Footwear imports from China are up 2% this year after stabilizing its output last year, according to new findings from the Footwear Distributors and Retailers of America (FDRA). The group also saw some major gains in non-traditional footwear producing countries, “so it seems that there are an increasing amount of sourcing options for companies to consider,” said Greg Tunney, Chairman of FDRA and President and CEO of R.G. Barry Brands.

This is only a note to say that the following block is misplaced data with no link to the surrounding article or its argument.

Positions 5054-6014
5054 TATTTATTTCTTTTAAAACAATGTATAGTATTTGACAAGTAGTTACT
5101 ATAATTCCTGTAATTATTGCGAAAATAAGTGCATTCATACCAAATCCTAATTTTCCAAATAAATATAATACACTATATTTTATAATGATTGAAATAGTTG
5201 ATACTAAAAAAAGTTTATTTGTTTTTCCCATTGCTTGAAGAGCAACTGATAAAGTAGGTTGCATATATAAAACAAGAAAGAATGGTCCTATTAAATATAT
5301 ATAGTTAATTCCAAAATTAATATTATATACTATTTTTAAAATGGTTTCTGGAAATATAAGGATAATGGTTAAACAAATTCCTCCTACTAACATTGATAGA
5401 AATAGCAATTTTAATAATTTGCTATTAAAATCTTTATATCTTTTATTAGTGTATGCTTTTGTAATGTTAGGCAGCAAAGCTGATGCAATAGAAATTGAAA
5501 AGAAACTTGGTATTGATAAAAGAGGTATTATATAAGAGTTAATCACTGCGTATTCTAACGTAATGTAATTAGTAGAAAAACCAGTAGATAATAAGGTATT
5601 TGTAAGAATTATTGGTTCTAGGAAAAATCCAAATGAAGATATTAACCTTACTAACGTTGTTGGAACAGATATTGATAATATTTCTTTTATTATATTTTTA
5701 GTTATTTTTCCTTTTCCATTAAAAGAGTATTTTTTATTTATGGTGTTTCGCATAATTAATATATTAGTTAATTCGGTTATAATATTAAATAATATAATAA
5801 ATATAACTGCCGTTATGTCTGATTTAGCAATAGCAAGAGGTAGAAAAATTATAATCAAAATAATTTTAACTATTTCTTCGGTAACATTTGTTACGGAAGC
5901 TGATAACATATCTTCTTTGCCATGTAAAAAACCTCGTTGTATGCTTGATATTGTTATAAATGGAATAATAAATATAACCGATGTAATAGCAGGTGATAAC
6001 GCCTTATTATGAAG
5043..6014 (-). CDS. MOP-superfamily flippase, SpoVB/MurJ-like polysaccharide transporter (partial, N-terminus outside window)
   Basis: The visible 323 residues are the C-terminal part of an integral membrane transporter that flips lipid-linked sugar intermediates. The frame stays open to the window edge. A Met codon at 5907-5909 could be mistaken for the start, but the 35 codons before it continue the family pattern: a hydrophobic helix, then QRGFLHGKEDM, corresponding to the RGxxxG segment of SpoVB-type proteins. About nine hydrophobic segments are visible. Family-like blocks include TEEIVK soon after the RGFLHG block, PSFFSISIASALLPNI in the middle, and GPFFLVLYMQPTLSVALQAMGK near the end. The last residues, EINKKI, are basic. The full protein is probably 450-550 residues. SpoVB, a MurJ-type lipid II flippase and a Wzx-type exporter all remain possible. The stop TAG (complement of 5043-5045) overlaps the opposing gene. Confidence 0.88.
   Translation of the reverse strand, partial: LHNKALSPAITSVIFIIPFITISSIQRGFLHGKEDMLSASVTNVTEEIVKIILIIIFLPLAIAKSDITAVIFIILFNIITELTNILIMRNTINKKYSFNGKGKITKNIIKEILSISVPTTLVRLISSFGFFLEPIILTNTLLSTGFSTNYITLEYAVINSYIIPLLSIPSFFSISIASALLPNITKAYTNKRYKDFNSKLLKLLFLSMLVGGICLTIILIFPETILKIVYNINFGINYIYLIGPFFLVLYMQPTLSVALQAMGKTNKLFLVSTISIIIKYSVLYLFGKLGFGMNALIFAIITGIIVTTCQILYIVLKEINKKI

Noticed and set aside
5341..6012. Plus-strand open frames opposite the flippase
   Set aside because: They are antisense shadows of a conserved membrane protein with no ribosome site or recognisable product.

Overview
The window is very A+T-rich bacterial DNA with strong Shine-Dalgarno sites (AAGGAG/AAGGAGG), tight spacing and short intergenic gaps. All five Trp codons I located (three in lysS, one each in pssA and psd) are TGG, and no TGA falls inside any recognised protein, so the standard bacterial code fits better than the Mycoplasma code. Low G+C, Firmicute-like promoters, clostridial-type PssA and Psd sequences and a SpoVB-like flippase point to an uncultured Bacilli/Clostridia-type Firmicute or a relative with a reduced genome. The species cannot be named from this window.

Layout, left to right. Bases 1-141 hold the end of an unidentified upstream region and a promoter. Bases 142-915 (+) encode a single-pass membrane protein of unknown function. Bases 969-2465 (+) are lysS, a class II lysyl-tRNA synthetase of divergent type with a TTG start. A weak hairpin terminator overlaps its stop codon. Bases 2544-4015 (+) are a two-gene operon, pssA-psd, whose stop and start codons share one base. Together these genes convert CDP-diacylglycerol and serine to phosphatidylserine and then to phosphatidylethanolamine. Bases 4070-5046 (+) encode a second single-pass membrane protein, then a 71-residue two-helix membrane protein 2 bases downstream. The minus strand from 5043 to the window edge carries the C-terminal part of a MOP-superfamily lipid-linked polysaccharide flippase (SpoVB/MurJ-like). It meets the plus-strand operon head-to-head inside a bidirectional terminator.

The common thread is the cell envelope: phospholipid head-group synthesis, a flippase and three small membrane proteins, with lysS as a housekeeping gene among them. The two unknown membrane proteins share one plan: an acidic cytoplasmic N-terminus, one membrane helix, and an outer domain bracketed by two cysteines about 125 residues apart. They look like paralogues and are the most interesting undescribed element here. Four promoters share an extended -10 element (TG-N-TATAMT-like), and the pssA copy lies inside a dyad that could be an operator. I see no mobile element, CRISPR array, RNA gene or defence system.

According to FDRA, footwear costs continue to rise, but less dramatically than recent years. The average price of a pair of shoes was up 5.7% in 2012, cracking the ten-dollar threshold for the first time. This follows an increase of 10.2% in 2011.
Footwear imports were down negligibly in 2012, coming in 0.4% less than 2011. In 2011, imports were off 3.4%. Overall imports are projected to grow from $23.4 billion in 2012 to $29.6 billion in 2017.
And after years of continued loss of market share, China begins to stabilize, providing 84% of all U.S. imported shoes in 2012, says FDRA. Accounting for 8% of all footwear imports, Vietnam continues to show impressive growth. By 2017, 14% of U.S. imports by value and 12% by volume will come from Vietnam.